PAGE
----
It’s enough to keep IT managers awake at night. The recent media storms over software glitches are causing reputation and financial damage, and have meant that software quality issues have never been more relevant than today.
Poor quality in software can hit an organisation financially. Reputation damage is not always as tangible but nonetheless can hit as hard. If you consider the actual cost of correcting a software glitch and what it can do to the brand, the impact is huge.
Unfortunately, most projects that involve software are inevitably prone to glitches or bugs. When a project is behind schedule or over budget, corners are often cut. So what are the tell-tale signs of a project in trouble? These include business stakeholders forced to accept a reduced scope; project teams under pressure to deliver more rapidly; and external stakeholders demanding results from senior management and the project board.
As stress levels rise, software defects may remain undiscovered. In many cases, critical defects in the basic design or operation of the system are only found mid-way - or even later - during the software development lifecycle.
Quality issues are generally identified as software or application defects and integration problems during the various testing phases of the project. Of course, there are ways to mitigate these issues and some agile approaches can improve quality. However, for the vast majority there are still basic errors in how quality is built into development projects.
Too little, too late?
In the traditional model, developers build code and pass it on to testers who execute a series of pre-defined tests against it. This approach can only ever discover defects retrospectively - so this traditional process only ‘adds quality’ to the solution.
That means project managers have to budget for rework time after defects are discovered. However, the later a technical issue is discovered, the higher the cost to resolve it.
The groundwork for the most difficult-to-resolve defects should be laid early on in requirements and design stages. Instead, those defects typically tend to be discovered late (during integration, performance or security testing) when many components are finished or close to completion.
Prevention is better than cure
A more effective way to tackle the problem is to build in quality from the outset, seeking to prevent expensive defects from infiltrating the design or requirements phases.
Planning for three cycles of testing is quite common. Unfortunately, discovering that re-tests and rework cause testing to ‘spill over’ into later test stages is also quite common too. As rework is discovered, quality assurance costs rise because much of the test team’s time is spent testing or re-testing reworked code. Accordingly, the proportion of time that testers spend focussing on new functionality or system behaviour can drop dramatically.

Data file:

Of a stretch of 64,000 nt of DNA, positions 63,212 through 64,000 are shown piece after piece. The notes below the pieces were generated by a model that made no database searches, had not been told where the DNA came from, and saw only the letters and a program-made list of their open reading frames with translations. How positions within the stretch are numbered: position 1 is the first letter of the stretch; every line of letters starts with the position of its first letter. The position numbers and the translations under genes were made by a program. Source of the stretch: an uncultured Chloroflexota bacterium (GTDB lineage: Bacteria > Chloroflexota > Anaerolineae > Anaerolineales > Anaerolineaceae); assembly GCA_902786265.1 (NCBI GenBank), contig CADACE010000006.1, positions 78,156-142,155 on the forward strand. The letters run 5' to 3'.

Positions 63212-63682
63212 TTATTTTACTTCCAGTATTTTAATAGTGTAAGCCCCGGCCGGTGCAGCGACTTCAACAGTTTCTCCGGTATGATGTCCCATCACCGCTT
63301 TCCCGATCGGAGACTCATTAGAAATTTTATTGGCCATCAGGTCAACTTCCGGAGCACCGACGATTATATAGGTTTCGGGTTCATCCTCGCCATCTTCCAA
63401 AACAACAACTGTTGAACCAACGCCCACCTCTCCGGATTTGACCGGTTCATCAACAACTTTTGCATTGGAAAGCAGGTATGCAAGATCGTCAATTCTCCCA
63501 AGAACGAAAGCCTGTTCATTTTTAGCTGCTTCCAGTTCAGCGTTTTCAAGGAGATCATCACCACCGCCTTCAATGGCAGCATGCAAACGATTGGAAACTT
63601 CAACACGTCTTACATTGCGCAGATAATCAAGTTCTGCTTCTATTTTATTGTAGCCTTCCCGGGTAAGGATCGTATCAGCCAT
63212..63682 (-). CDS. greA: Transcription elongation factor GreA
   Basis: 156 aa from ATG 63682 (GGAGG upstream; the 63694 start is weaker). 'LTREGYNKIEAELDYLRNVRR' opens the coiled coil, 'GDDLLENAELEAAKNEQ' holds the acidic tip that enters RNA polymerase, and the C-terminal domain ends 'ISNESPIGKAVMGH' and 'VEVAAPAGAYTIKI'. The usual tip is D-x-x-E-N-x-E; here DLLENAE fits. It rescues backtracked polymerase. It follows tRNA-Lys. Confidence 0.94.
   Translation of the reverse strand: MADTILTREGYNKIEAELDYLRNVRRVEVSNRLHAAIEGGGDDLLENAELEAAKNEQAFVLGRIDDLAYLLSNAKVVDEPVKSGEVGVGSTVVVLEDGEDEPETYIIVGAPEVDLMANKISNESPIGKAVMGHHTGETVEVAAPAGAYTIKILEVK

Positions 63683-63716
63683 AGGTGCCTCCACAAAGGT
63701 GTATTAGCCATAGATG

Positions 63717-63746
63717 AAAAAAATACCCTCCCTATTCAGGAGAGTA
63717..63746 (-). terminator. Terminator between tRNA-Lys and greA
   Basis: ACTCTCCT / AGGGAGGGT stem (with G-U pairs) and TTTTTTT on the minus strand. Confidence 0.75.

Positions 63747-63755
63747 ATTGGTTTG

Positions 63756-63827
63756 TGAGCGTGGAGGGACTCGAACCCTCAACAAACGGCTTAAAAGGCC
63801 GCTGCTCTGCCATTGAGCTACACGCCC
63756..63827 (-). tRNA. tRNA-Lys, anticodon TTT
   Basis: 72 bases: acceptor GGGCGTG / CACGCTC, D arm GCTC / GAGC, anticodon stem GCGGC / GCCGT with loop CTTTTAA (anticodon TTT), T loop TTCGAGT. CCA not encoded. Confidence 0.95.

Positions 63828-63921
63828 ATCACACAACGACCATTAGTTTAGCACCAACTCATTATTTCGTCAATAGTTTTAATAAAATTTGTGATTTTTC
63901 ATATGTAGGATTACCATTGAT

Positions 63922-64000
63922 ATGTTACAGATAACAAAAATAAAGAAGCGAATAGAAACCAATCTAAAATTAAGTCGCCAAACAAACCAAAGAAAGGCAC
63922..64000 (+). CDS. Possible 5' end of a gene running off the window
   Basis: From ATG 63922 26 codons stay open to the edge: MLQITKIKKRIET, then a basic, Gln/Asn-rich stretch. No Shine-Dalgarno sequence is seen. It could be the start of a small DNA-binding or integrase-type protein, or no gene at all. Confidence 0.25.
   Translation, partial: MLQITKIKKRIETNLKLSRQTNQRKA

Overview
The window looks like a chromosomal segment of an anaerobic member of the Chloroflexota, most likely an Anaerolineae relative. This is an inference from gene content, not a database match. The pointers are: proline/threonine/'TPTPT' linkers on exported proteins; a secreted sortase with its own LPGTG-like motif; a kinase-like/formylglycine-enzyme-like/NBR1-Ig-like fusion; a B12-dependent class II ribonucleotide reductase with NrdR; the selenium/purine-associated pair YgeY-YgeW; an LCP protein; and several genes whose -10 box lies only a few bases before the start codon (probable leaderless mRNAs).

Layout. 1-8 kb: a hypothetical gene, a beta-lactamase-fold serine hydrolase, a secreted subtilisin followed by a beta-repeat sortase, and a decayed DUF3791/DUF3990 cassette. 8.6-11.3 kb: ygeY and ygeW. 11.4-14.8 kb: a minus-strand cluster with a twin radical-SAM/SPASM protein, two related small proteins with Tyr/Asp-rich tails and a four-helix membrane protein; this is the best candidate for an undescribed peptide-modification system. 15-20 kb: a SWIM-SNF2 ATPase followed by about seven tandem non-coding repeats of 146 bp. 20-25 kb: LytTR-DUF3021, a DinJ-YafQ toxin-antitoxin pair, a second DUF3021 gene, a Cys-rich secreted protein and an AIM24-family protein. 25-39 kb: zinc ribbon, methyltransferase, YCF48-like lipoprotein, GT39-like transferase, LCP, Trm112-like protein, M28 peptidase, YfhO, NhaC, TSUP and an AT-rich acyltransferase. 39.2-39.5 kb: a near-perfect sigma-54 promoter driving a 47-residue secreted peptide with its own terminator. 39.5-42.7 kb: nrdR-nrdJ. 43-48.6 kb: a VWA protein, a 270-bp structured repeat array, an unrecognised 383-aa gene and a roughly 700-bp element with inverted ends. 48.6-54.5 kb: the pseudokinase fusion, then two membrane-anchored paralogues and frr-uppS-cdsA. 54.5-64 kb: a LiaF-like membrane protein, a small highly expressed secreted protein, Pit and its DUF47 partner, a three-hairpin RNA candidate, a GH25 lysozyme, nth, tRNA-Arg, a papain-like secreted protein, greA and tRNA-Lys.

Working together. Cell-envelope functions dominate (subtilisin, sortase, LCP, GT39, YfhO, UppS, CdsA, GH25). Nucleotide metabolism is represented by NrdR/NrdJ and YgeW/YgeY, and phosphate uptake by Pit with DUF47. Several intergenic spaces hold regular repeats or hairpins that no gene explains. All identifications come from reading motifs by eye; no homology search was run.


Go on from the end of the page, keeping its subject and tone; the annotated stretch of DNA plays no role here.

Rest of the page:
Treating all products delivered through the project lifecycle as testable (assurable) items is a better approach. Just like the code, documents and other artefacts are part of the overall solution, improving quality by addressing technical and business risk factors early in the lifecycle delivers higher quality software and projects.
The earlier a defect is introduced, the higher the ultimate cost of removing that defect (e.g. removing defects introduced at the requirements stage can cost 100 times more than defects introduced during integration).
Starting assurance earlier in the lifecycle may mean that quality assurance resource is engaged on projects for longer, but the reduction in workload towards the end of the project compensates for this (because fewer defects are discovered and re-tested). Catching just one major issue early on could make the difference between on time and overrun or smooth end-customer experience compared to a complete system meltdown.
It seems ironic that one of the best ways to reduce spend on testing effort is to do more testing, albeit of a different sort than most test and project managers are accustomed to. That means software quality assurance as an on-going activity, not a bolt-on after software has been built.
By assuring and testing products earlier in projects, the likelihood of technical surprises can be significantly reduced. The overall result? More successful projects. And that should certainly help many IT managers sleep better at night...
Four critical steps for building quality into your projects
Mindset is critical. We often hear of the SDLC - Software Development Lifecycle, which tends to focus the attention on the software, instead, we should think in terms of a solution delivery lifecycle, in which all project/programme artefacts form part of the solution and are subject to scrutiny by testers.
Identify the key artefacts produced during the Solution Delivery Lifecycle, and define the business and technical risk based acceptance criteria for them.
Coach the testers in the review process that you follow - these can range from full blown Fagan type inspections that appeared in the late 1970s to informal reviews. Exercise caution here: it is all too easy for this kind of assurance activity to turn into a box-ticking exercise and assurers need to have people skills and objectivity.
Record the outcomes of inspections or reviews as you would for a software defect, assigning priorities to the defects; if using a defect tracking tool, record the fact that they were raised following and inspection and identifying the artefact that they were found in. Independence from the project is important to ensure objectivity and assurers should not normally be part of the project delivery team.
Posted by Gary Sutherland, Associate Director/Managing Consultant, SQS